High oil prices reduce demand, increase supply

Oil demand Mar12.pngNew research by the Centre for Global Energy Studies (CGES) suggests that “The price of oil has to come down because supply prospects are so positive. The rate of demand isn’t going to grow as in the past as we use resources more efficiently.”

The chart, from the latest ‘CGES Global Oil Insight: Weekly Outlook’, shows how the price of oil has impacted end-users since 2000:

• GDP per capita (red line) has doubled in nominal terms
• Oil costs per capita (blue) have trebled

As CGES note, this is “leaving consumers as a group with much less of their income to spend on other items and thus delaying full economic recovery.”

At the same time, Bloomberg report:

• Morgan Stanley estimate offshore drilling in 2012 may unlock 25bn barrels of oil – 4 times Norway’s remaining reserves
• Repsol’s new field in Argentina may hold 23bn barrels

In addition, as the blog noted recently, shale oil and gas drilling is taking the USA towards energy independence. Whilst China is also stepping up shale gas exploration, as it seeks to reduce energy imports.

Already futures markets are alert to the changes underway. Oil prices for 2015 are $25/bbl lower. But in the meantime, today’s high prices will continue to destroy demand in chemical and other markets.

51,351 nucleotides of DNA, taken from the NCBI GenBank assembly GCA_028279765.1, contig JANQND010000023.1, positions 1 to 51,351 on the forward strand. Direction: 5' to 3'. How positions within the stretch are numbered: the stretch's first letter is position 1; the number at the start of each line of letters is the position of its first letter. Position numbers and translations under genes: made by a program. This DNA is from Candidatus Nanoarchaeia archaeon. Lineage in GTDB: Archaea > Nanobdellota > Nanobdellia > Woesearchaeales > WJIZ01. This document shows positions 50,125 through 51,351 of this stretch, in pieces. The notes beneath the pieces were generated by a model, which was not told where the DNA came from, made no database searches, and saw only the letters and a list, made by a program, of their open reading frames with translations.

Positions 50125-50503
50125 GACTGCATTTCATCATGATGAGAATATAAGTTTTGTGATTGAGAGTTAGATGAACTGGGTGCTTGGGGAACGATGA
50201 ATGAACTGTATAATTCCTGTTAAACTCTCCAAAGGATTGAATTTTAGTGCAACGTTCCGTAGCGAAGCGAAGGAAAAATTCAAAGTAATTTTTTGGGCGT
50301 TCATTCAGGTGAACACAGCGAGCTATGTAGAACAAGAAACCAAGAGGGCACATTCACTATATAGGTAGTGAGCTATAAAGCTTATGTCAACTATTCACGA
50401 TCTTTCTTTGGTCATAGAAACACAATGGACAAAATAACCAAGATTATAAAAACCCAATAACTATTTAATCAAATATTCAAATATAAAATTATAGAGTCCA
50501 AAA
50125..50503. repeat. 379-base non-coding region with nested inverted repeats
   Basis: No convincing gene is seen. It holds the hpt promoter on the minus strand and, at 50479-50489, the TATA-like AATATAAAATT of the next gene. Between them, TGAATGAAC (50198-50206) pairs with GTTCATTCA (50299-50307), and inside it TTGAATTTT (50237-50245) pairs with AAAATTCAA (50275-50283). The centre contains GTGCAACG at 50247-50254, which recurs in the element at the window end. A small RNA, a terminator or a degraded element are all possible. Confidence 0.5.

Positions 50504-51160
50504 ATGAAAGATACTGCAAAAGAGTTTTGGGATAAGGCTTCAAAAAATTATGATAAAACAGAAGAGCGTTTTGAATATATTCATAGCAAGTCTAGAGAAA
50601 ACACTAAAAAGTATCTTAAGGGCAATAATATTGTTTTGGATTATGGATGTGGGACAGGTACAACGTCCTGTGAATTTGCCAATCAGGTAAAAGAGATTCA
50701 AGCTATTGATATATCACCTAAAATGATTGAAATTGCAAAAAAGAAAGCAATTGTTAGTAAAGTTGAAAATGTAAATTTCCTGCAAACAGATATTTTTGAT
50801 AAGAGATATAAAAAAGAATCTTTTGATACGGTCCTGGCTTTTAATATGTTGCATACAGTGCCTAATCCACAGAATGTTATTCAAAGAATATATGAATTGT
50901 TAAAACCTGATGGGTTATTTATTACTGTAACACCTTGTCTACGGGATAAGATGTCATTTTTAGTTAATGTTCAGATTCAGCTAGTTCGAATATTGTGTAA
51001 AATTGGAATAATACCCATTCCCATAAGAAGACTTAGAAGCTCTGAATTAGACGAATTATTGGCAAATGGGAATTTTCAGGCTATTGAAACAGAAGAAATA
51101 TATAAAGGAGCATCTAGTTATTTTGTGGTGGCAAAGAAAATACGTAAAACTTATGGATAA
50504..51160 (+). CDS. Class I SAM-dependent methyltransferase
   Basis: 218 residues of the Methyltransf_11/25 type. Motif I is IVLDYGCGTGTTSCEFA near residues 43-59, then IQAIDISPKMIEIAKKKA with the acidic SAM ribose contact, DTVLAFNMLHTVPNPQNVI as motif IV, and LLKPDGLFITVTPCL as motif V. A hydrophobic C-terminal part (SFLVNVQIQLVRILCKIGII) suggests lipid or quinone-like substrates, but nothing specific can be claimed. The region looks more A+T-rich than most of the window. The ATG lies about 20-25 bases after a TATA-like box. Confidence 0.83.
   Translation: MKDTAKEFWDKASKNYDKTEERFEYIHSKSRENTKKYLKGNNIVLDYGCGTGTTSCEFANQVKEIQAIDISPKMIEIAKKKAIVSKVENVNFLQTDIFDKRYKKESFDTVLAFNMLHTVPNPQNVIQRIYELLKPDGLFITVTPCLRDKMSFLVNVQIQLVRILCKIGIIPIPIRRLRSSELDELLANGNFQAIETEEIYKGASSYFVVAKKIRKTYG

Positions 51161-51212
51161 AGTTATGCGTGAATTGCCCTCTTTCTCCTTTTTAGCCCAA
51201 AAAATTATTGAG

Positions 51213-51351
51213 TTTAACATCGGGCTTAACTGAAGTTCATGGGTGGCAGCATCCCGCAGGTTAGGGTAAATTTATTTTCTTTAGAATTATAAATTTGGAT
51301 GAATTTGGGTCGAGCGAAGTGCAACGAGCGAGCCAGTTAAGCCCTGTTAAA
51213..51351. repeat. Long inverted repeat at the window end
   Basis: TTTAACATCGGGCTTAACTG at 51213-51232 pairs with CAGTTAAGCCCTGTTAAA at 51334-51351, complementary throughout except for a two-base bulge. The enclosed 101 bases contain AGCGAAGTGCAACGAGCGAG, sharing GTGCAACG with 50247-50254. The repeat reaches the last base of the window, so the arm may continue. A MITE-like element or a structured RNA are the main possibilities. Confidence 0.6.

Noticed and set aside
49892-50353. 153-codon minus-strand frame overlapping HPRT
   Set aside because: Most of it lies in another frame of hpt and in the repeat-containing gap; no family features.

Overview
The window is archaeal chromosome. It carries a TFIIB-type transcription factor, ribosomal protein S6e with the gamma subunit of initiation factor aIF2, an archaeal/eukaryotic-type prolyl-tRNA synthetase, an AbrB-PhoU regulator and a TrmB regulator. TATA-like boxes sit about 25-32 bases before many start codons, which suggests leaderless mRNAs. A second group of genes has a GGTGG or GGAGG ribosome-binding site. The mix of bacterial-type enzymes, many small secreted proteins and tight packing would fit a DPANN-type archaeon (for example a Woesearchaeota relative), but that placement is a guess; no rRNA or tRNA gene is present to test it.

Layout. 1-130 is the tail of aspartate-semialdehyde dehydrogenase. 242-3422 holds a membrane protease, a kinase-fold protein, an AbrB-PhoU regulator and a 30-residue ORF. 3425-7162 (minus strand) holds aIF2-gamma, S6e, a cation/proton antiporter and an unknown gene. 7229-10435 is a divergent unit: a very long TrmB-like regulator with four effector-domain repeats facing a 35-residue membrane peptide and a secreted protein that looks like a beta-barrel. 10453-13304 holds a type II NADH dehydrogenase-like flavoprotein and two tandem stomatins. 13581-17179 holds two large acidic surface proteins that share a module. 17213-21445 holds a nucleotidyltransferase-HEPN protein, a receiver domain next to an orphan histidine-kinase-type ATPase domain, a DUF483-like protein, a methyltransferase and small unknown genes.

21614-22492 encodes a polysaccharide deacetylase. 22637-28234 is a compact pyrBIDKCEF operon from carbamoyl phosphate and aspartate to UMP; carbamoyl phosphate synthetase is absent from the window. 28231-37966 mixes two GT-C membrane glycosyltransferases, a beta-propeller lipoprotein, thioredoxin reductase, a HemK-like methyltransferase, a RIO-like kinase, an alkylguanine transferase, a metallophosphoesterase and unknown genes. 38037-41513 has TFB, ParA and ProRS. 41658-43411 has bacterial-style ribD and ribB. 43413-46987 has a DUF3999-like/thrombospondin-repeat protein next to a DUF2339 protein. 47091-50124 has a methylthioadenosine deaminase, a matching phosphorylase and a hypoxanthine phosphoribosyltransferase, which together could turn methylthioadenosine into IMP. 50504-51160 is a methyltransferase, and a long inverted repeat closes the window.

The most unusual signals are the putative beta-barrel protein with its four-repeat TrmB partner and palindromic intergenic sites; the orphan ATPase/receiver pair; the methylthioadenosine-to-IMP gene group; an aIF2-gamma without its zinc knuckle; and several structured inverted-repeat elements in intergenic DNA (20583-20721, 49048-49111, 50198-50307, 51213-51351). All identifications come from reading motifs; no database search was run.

About Paul Hodges

Paul Hodges is Chairman of International eChem, trusted commercial advisers to the global chemical industry. The aim of this blog is to share ideas about the influences that may shape the chemical industry over the next 12 – 18 months. It will try to look behind today’s headlines, to understand what may happen next in important issues such oil prices, economic growth and the environment. We may also have some fun, investigating a few of the more offbeat events that take place from time to time. Please do join me and share your thoughts. Between us, we will hopefully develop useful insights into the key factors that will drive the industry's future performance.

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